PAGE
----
Ah, summertime: Let's go shopping for a straitjacket

2013-07-07T00:00:00Z 2014-10-10T11:49:53Z Ah, summertime: Let's go shopping for a straitjacketKristen Cook Arizona Daily Star Arizona Daily Star
July 07, 2013 12:00 am  • 

Summertime and the livin's soooo not easy. This time of year's not at all like the beer commercials make it out to be - all pools and Popsicles. For me it's more like Paxil and a short-term stay at a mental-health hospital.

Wait, how much more summer is left? Make that a long-term stay.

Not. Gonna. Survive.

Summer is just too insane for working parents. Was I complaining earlier about schlepping kids to school and after-school activities? I take it all back. Summer is three different summer camps with three different schedules for three different kids, which means that every hour to two hours, I have to take someone somewhere or pick someone up. No exaggeration.

Plus, to add insult to injury, camps cost serious cash. It's not like public school, which is, ya know, totally free. Except for the suggested $180 donation to pay for art and PE and then the periodic requests to send in lined paper, boxes of Kleenex, anti-bacterial wipes, toilet paper, cash to pay the teachers. Summer camps charge real money - to be paid upfront.

But what's a girl who doesn't have a reliable Lassie-type dog to watch over her brood to do? Just kidding. I wouldn't let a dog watch my kids. Well, not our dogs anyway. They're completely irresponsible. And, to put it delicately, intellectually challenged. Example: They quite often forget that we belong in our house and bark at us. For hours.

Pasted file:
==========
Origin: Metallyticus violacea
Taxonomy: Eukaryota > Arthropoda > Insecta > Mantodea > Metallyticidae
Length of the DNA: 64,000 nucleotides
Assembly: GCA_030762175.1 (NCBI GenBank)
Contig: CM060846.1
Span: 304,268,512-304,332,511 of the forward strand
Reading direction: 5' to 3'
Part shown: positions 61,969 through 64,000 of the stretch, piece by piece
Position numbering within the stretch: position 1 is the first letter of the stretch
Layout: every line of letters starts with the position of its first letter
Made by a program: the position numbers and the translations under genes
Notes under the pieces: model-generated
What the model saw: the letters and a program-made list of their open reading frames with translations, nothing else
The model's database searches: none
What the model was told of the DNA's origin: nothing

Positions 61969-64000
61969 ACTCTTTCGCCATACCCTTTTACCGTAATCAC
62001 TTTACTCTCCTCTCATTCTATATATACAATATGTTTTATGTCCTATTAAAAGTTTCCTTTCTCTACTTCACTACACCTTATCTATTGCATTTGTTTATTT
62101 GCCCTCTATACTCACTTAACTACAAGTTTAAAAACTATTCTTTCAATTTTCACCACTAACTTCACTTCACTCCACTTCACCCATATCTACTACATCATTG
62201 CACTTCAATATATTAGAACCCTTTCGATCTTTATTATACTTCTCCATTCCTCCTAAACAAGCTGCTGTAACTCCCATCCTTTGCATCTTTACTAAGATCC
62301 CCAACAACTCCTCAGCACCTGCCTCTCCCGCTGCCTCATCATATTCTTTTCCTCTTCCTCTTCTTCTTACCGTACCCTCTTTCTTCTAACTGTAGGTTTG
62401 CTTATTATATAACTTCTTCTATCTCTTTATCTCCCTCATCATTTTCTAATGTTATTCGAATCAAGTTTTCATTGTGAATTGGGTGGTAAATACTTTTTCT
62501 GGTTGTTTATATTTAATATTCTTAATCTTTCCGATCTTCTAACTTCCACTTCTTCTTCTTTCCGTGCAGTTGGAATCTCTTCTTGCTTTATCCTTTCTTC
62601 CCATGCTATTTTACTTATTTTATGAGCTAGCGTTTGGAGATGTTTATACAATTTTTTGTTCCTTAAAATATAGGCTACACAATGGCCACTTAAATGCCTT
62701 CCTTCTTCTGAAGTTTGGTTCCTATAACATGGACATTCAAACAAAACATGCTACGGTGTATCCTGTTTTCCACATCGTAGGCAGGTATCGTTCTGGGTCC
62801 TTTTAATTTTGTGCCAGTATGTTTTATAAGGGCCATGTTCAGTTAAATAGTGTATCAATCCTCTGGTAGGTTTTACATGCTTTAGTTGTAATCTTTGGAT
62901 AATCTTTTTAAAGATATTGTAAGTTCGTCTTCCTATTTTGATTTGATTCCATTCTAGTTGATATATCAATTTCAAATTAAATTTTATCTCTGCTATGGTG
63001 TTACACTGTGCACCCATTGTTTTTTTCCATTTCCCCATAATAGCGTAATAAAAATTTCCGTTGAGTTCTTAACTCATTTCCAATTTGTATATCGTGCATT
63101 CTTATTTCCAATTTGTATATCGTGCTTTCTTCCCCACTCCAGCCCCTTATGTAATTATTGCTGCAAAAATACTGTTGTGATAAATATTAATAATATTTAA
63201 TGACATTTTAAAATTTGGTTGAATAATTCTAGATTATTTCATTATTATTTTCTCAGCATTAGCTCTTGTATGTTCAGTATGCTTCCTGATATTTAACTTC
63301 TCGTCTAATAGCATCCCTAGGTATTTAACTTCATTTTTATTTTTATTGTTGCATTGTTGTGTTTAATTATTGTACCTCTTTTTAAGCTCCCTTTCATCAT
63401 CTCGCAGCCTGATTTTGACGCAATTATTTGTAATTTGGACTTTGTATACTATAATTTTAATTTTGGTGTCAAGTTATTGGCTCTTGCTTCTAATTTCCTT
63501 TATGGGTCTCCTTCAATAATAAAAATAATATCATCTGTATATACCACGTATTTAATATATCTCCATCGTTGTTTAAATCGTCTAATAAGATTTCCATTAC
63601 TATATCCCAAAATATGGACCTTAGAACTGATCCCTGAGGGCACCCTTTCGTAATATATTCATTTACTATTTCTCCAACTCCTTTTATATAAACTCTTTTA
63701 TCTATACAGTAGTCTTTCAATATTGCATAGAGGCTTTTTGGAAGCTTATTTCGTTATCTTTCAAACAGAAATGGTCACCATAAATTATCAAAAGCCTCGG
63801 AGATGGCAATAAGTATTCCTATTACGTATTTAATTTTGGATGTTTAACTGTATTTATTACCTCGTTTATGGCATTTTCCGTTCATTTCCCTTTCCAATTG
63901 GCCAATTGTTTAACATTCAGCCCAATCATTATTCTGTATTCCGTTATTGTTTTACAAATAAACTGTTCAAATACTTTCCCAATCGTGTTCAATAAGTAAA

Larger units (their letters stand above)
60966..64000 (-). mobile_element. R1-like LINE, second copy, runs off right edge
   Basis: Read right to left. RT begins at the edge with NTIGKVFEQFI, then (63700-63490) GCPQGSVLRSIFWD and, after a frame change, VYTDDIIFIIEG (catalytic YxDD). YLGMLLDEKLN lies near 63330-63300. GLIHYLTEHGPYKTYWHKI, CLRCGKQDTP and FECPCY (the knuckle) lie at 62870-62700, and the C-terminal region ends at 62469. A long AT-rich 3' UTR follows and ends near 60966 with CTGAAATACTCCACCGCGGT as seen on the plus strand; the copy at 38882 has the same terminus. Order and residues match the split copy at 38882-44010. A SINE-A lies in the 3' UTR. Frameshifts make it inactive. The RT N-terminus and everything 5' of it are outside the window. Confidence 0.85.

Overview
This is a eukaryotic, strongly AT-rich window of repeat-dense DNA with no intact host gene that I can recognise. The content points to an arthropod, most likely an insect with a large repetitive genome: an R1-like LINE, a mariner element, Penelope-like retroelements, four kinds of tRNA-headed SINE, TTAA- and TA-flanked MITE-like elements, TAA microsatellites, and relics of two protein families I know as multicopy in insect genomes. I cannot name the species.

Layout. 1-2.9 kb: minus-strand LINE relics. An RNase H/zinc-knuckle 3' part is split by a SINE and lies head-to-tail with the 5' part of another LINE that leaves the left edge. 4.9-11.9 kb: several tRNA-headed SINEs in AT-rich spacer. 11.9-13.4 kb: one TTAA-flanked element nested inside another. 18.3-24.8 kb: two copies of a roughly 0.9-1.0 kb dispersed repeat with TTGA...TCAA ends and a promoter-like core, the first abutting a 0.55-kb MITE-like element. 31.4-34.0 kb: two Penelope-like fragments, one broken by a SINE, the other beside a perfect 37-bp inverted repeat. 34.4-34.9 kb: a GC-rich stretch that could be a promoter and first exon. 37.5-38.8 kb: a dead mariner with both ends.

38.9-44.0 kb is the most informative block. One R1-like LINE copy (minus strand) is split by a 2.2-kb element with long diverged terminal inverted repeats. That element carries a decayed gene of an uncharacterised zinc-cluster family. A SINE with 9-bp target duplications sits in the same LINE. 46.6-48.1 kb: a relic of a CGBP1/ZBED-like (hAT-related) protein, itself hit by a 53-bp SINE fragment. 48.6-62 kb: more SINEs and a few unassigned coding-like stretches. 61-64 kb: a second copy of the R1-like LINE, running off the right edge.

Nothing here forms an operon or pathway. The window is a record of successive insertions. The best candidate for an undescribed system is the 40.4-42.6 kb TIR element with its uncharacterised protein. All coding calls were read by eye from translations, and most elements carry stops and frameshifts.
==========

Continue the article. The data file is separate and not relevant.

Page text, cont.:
I know I can't possibly be alone in feeling this utterly bitter and annoyed about summer. I'll bet if a bunch of us parents revolted, we could overturn this dumb, outdated agricultural-based calendar in favor of something that would help everyone: public, year-round boarding school! Who's with me?!

Really, though, why do we continue to take a way-too-long, three-month break that generations ago was great for farmers who needed the kids to pitch in with harvesting wheat or whatever. This is not our way of life any more. Bread comes from the store. Now we have pesky child-labor laws, which the kids remind me of when I ask them to do chores.

However, I'm afraid that if we do continue to persist with summer "vacation," my children will forget so much of what they've learned that a job picking oranges may be all they can handle. The other day No. 3 actually asked me how to spell "the." In another few weeks, I am going to be reteaching the alphabet.

And it's not like the 100-degree-plus heat makes any of this more tolerable. We're all irritable and on edge. So if you'll excuse me, I think I'm going to do some recipe testing and see if I can't solve all my problems by creating a frozen, anti-anxiety confection. Paxicle, anyone?

Contact Kristen Cook at kcook@azstarnet.com or 573-4194. Cook and her family recently went on the All-American, Desert Dweller road trip to the Grand Canyon and Vegas. "Yay! Let's go to the Grand Canyon!" said no child. Ever. Two out of three kids wouldn't even set foot in the visitor's center.

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